The new guidance, which would also require directors to describe the procedures in place, is a response to the heavy criticism of the original draft issued last October. This was drawn up by the working party established to decide how companies should comply with the recommendations on internal control in the Cadbury report. Companies and their auditors particularly attacked the plan to require directors to give an opinion on the effectiveness of the system of internal control.
Paul Rutteman, the Ernst & Young partner who chaired the working party, denied that the document had been watered down. 'It will probably be more useful in the way it will work,' he said, adding that it should focus directors' minds on their responsibilities. Others were sceptical of its effect, seeing it only as a stepping stone towards better monitoring.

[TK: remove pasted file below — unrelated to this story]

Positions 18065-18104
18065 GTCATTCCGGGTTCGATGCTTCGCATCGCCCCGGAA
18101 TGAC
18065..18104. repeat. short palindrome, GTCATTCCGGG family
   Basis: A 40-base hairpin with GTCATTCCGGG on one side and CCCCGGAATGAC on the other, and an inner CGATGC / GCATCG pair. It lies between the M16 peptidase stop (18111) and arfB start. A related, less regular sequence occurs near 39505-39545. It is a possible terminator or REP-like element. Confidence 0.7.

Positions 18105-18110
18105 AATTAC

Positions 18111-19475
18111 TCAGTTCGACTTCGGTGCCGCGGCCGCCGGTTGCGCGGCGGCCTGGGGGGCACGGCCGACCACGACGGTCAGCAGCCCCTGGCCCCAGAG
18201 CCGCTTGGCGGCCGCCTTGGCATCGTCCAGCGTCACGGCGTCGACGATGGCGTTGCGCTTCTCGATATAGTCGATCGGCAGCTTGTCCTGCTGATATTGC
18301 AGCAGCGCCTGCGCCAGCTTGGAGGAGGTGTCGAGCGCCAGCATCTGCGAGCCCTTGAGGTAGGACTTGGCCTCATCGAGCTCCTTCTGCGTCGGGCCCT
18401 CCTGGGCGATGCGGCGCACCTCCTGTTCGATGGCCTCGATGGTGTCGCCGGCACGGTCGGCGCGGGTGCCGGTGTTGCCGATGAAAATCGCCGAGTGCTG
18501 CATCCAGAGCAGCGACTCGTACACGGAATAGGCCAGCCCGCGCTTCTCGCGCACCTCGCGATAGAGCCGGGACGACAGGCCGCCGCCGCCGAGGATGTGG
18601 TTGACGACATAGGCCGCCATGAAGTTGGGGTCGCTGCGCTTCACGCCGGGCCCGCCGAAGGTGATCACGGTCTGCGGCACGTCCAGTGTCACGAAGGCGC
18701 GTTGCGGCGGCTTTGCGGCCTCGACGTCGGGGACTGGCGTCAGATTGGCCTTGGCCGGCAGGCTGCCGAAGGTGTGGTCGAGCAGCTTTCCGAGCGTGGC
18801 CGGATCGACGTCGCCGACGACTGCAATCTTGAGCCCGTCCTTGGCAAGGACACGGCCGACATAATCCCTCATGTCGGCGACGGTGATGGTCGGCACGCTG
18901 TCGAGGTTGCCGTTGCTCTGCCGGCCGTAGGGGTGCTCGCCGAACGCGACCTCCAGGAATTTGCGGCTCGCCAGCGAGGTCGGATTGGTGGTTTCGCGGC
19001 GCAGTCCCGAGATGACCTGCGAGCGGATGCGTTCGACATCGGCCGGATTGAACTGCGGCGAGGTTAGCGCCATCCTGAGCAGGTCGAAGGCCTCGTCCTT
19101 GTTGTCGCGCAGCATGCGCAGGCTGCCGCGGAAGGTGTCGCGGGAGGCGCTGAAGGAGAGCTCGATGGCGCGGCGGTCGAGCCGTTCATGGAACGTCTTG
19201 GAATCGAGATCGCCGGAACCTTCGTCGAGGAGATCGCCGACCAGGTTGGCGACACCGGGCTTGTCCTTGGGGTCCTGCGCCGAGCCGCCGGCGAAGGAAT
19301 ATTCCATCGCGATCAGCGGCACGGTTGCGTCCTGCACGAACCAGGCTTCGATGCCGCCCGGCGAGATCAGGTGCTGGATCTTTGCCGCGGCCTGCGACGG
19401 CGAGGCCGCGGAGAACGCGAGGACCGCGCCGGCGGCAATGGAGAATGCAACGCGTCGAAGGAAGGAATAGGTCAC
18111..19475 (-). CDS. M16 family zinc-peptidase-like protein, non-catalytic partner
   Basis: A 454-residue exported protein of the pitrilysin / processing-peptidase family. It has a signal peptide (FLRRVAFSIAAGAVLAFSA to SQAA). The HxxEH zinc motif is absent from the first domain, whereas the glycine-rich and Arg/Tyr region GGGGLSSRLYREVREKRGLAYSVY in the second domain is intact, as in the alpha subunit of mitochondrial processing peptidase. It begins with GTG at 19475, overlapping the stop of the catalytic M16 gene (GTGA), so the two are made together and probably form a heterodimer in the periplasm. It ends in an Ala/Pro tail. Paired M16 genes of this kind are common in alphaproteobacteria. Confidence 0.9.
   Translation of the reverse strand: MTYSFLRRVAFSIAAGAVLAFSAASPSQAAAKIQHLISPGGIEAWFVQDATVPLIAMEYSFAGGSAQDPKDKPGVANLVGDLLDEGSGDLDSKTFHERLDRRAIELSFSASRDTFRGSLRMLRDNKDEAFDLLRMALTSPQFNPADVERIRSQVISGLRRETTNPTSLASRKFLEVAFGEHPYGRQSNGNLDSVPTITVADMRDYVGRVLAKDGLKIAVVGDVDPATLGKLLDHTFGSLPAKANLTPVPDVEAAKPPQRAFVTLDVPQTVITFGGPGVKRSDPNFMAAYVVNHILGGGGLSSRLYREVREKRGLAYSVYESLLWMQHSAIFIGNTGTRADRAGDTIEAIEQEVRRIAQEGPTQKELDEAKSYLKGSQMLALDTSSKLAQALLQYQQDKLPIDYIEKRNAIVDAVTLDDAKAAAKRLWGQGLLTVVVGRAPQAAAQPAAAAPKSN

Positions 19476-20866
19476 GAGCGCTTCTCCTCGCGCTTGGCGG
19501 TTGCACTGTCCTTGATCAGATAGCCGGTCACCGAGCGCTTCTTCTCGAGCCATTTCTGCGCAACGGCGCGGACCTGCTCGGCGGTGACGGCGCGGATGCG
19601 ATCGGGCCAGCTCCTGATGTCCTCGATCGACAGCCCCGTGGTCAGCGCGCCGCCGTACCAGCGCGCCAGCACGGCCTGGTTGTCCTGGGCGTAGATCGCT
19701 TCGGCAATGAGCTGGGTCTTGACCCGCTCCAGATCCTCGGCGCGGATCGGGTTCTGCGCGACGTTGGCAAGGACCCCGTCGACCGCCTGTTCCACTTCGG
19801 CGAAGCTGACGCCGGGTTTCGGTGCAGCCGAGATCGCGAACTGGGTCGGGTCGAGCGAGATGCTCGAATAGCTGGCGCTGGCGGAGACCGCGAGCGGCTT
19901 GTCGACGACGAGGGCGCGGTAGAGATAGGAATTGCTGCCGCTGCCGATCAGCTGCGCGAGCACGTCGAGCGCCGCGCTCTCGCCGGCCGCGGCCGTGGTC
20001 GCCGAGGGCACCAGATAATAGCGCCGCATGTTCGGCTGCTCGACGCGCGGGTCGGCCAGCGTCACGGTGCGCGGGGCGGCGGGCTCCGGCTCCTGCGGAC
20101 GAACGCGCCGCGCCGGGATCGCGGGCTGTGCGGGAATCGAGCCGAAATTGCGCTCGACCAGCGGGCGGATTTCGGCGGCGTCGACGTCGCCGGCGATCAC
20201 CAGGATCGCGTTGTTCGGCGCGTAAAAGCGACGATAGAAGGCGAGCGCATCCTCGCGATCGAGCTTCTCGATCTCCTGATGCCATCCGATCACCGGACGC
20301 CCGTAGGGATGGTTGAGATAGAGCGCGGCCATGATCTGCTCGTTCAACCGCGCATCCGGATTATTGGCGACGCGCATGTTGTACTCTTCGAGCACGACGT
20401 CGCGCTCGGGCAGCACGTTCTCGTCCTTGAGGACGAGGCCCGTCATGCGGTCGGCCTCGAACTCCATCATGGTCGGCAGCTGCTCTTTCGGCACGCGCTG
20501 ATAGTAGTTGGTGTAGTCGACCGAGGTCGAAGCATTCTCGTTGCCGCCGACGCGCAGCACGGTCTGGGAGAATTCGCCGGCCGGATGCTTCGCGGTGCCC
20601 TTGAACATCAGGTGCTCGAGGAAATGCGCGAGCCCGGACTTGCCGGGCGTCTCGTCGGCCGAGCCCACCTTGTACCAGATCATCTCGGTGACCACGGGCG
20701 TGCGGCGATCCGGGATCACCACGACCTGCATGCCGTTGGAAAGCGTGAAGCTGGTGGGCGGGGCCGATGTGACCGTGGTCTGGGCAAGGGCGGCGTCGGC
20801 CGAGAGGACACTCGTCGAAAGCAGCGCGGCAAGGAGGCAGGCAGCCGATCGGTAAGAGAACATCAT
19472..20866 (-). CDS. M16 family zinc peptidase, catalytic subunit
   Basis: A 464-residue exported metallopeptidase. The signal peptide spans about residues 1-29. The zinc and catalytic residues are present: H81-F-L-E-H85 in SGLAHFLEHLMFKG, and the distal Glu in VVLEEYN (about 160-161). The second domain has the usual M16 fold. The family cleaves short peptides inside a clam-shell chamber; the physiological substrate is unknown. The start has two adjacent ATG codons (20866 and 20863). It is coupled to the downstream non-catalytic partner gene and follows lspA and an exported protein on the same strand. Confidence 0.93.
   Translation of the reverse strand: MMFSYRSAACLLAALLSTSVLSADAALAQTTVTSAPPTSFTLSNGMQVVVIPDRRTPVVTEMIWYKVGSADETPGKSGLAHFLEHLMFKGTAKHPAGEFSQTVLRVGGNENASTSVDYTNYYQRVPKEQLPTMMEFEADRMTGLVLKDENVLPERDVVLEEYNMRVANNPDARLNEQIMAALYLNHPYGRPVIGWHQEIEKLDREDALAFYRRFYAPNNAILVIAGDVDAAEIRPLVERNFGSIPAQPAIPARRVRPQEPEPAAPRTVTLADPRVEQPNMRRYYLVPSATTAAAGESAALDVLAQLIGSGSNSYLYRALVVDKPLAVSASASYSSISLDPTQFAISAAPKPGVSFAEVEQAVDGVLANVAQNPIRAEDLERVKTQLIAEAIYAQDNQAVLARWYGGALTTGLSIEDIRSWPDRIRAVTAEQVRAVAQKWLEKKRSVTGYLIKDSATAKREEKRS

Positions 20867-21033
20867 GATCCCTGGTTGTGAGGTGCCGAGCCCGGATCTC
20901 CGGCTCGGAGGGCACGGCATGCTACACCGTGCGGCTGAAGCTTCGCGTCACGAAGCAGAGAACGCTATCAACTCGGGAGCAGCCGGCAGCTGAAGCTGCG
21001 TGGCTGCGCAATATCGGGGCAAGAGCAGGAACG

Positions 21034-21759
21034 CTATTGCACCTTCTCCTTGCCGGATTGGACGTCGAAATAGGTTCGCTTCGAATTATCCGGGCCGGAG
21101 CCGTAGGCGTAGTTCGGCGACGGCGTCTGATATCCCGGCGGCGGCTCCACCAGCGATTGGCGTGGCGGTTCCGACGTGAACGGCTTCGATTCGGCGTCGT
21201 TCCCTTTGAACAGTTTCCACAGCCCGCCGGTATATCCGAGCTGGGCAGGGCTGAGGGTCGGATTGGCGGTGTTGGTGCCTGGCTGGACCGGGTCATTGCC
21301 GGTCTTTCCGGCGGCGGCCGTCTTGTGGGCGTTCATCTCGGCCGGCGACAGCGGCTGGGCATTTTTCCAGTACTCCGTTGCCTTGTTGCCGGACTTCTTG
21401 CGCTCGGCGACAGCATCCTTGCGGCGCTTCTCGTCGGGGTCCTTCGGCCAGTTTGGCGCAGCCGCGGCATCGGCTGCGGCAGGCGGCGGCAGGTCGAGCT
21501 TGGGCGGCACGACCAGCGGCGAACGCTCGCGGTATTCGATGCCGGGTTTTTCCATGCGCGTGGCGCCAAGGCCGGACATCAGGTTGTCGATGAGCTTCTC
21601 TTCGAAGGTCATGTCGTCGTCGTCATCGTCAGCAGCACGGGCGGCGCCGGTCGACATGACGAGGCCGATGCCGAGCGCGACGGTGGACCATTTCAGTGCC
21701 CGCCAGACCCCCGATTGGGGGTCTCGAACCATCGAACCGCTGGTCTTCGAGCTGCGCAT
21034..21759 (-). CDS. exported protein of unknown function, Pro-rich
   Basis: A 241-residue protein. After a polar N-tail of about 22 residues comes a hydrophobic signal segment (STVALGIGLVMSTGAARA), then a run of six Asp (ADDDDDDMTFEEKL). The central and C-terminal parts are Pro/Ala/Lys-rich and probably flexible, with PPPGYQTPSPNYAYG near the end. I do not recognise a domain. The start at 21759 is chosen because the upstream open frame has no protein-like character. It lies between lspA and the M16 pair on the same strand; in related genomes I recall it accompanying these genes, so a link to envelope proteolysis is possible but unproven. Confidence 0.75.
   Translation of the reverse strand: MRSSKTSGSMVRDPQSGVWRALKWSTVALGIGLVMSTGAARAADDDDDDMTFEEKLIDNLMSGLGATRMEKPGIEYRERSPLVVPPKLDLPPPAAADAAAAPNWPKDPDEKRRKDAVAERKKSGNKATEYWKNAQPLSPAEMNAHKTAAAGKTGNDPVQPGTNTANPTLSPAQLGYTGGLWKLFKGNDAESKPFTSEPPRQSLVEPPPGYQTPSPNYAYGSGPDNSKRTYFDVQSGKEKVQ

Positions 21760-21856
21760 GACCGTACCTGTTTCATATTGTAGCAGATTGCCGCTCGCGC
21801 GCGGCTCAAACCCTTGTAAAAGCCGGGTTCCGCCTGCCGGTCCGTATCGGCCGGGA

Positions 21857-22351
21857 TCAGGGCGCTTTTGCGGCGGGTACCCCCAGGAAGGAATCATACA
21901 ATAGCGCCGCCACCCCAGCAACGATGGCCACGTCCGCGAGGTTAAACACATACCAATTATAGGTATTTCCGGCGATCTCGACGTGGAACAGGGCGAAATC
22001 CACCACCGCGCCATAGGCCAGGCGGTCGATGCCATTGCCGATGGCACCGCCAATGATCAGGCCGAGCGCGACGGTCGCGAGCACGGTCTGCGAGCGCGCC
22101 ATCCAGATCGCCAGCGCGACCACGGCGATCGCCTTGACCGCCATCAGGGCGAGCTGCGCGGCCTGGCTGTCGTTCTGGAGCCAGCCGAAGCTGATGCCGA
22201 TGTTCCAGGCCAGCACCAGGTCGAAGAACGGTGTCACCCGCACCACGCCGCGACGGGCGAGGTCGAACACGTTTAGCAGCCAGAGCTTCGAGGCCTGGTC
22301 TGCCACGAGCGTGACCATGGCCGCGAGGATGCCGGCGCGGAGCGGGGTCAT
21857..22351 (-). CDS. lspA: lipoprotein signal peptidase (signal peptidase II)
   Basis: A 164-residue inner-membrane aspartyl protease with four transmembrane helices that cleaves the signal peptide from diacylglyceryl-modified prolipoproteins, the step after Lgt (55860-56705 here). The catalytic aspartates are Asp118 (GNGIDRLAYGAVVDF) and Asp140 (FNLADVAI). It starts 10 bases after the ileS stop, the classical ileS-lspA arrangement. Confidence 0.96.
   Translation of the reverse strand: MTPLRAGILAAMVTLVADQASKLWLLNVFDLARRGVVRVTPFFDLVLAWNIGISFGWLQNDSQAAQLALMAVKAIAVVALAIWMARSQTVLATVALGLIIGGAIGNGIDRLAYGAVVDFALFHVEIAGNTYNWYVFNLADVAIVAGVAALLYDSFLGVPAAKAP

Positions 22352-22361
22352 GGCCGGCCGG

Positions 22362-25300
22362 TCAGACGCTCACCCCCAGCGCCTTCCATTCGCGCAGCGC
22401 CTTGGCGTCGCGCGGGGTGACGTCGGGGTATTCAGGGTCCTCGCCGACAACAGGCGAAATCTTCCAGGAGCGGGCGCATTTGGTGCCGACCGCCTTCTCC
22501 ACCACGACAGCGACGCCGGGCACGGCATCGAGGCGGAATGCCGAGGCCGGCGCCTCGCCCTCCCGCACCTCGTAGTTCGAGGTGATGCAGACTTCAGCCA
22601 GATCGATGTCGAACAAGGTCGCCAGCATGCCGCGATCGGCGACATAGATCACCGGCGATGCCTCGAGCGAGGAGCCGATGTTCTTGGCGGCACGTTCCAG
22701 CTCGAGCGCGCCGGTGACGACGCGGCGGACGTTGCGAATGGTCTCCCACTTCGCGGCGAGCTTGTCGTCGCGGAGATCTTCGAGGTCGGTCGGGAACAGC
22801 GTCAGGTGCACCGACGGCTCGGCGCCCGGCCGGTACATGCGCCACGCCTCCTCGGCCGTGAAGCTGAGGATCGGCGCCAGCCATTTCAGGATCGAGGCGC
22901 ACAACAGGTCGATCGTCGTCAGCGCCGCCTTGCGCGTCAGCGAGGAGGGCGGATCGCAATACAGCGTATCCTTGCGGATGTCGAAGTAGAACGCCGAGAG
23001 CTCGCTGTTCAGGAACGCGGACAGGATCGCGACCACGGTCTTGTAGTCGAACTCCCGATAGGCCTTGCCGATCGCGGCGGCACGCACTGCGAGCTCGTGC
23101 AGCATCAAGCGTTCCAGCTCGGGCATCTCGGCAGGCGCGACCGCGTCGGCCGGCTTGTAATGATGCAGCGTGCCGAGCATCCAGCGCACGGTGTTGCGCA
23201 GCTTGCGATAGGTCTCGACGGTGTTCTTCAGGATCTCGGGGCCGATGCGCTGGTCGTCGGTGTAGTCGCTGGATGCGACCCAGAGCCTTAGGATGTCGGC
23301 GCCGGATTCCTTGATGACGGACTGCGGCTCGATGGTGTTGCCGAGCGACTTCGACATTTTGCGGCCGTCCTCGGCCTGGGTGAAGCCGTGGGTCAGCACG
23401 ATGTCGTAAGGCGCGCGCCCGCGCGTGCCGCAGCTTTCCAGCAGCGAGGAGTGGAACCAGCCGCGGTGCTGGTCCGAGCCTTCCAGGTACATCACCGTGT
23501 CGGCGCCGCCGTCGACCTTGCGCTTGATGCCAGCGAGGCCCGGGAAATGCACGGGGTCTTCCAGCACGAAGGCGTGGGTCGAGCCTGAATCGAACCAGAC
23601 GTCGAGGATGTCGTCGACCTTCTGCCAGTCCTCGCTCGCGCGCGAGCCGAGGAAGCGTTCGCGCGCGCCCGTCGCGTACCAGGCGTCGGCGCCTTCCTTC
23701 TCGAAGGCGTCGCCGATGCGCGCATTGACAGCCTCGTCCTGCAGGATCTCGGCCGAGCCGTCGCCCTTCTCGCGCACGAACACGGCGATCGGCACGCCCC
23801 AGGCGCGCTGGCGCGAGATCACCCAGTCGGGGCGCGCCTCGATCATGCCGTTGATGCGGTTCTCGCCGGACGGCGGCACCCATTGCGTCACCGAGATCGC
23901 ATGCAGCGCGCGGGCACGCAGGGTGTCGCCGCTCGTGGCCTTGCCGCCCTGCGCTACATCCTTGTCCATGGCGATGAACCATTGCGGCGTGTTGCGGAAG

Gerry Acher, head of UK auditing and accounting at KPMG Peat Marwick, said the replacement of a 70-page document with one of only seven pages setting out principles rather than detailed rules was welcome. But he was concerned that the paper still encouraged directors to give an opinion on the effectiveness of controls. He was also worried about the 'subjectivity' inherent in the recommendation that directors should disclose weaknesses that might lead to material loss.
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